A fast fashion issue. What’s your waste size?

by Marina Greggio
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While reading this interesting article for my Fashion Marketing class I was thinking… What’s my waste size? The article exposes one of the major environmental problems of today. And the cause is the so-known fast fashion, which the rapidity by which brands like Zara or H&M come up with new looks and outfits every two weeks. 

Any of us “have those clothes sitting in your closet: that shirt you spent less than $10 on because it looked cool for a second, or that skirt you only wore once before it went out of fashion.” The fact that we can afford not to use everything we buy is also because with mass-production clothes can be more affordable, and as a consequence we buy more. 

The point of the article is that the more style is produced, the more we buy and so the more waste we create. This is obviously damaging the environment and the economy. According to the Environmental Protection Agency, 15.1 million tons of textile waste was generated in 2013, of which 12.8 million tons were discarded.

So, how to deal with all this textile waste? According to the article, one way developed nations get rid of their excess clothing is by donating it to developing nations. For example, the United States is the biggest exporter of used clothes, and the top importing countries of used clothing are India, Russia, and Pakistan. Another way are second-hand shops and market, which is also become a trend lately. (You know, some vintage vibes never hurt!) Textiles can also become art! In this article, for example, you can read about a Portuguese artist who realizes sculptures and tapestries and rugs recycling textile materials.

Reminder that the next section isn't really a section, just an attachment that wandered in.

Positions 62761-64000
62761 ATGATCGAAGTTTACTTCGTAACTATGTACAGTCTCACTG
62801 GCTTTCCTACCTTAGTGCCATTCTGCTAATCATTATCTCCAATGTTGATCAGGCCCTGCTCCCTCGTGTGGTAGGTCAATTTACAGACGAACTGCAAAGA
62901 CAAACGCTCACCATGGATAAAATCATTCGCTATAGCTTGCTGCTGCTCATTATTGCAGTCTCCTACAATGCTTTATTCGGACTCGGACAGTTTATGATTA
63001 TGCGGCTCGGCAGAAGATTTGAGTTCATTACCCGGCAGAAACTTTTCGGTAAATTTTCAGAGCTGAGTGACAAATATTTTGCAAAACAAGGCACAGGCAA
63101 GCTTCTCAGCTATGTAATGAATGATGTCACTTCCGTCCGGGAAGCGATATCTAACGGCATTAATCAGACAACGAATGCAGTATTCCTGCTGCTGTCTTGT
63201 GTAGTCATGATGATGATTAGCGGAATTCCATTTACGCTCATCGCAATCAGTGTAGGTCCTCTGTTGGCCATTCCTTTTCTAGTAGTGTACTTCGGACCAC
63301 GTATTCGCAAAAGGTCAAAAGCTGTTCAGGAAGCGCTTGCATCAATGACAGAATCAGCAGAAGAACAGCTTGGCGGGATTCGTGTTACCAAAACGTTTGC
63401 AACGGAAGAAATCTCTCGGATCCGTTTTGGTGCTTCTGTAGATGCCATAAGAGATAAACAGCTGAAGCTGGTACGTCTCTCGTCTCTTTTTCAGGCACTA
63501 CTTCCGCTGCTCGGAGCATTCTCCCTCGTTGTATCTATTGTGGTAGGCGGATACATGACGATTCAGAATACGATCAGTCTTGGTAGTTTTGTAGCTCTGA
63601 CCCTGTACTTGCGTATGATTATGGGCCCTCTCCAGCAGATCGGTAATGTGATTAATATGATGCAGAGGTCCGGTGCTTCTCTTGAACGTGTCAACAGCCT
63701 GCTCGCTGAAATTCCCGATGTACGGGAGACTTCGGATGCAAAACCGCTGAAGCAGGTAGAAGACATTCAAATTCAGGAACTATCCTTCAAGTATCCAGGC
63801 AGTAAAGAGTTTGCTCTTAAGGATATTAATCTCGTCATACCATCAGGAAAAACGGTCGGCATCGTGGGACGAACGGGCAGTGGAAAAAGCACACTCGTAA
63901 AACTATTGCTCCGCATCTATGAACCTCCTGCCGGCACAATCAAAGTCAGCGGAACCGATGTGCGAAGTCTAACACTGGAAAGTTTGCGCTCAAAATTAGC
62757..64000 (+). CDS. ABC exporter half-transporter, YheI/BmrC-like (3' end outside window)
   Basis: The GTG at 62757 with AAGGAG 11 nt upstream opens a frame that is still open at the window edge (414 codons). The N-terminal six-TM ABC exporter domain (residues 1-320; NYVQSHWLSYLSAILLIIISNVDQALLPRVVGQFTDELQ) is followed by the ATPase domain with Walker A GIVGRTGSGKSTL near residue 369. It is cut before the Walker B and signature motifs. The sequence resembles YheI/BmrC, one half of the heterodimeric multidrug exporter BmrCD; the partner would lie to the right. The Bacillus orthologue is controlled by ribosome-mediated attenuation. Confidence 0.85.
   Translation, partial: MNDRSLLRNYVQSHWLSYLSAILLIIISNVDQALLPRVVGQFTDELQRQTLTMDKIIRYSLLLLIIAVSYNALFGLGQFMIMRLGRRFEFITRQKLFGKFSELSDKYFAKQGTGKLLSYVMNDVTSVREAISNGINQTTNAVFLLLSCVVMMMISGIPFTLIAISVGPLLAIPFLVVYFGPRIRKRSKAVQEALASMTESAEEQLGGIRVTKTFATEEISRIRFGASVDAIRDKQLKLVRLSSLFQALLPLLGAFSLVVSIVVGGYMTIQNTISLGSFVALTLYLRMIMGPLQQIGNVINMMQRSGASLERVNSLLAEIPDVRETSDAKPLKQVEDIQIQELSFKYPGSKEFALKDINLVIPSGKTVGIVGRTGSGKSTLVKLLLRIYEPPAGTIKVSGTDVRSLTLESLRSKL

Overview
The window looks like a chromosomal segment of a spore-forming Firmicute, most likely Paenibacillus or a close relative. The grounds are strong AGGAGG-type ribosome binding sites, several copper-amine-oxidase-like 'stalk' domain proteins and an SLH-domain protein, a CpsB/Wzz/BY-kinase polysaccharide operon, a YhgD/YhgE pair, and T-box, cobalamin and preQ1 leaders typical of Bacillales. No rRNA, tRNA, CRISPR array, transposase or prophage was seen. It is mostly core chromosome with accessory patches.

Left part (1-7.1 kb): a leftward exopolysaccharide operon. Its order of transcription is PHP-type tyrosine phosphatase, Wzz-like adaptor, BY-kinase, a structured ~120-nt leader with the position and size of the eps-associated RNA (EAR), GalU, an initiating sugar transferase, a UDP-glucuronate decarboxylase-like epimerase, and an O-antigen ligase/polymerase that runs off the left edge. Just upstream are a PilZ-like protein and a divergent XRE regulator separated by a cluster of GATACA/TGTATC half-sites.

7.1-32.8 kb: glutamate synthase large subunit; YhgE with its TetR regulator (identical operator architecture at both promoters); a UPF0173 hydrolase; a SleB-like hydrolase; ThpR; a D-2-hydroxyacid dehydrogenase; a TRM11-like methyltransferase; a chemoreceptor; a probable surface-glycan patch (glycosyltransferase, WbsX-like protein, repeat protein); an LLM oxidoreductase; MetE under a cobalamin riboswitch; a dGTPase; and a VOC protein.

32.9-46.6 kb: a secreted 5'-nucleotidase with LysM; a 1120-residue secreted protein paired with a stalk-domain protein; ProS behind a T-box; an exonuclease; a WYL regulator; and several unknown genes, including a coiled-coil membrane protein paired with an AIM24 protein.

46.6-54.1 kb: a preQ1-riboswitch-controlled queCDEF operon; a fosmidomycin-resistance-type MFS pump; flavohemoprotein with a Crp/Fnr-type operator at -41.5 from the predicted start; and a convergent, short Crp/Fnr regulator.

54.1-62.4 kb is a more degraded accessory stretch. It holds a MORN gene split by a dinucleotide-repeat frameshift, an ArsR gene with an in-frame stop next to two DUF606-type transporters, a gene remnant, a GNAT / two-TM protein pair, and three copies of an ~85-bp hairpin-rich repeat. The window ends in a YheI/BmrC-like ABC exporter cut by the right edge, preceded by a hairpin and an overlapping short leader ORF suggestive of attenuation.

Source: Pinterest

On the other hand, the same clothing retailers have lately introduced take-back programs that collect used garments from customers to be recycled, sold or remade into other clothing. H&M, Intimissimi and Calzedonia are among them, even if it may encourage to buy and consume more, making the cycle of fast fashion speed again.


H&M Source: Pinterest

The solution? I don’t think there could be a real solution. The things we can do to slow down this high-speed process is to become more conscious and try to buy less, or at least just the clothes that we actually think we can use. Don’t buy if you are not sure to use it, or invest your money in more valuable and durable pieces. I assure you that’s not a waste!

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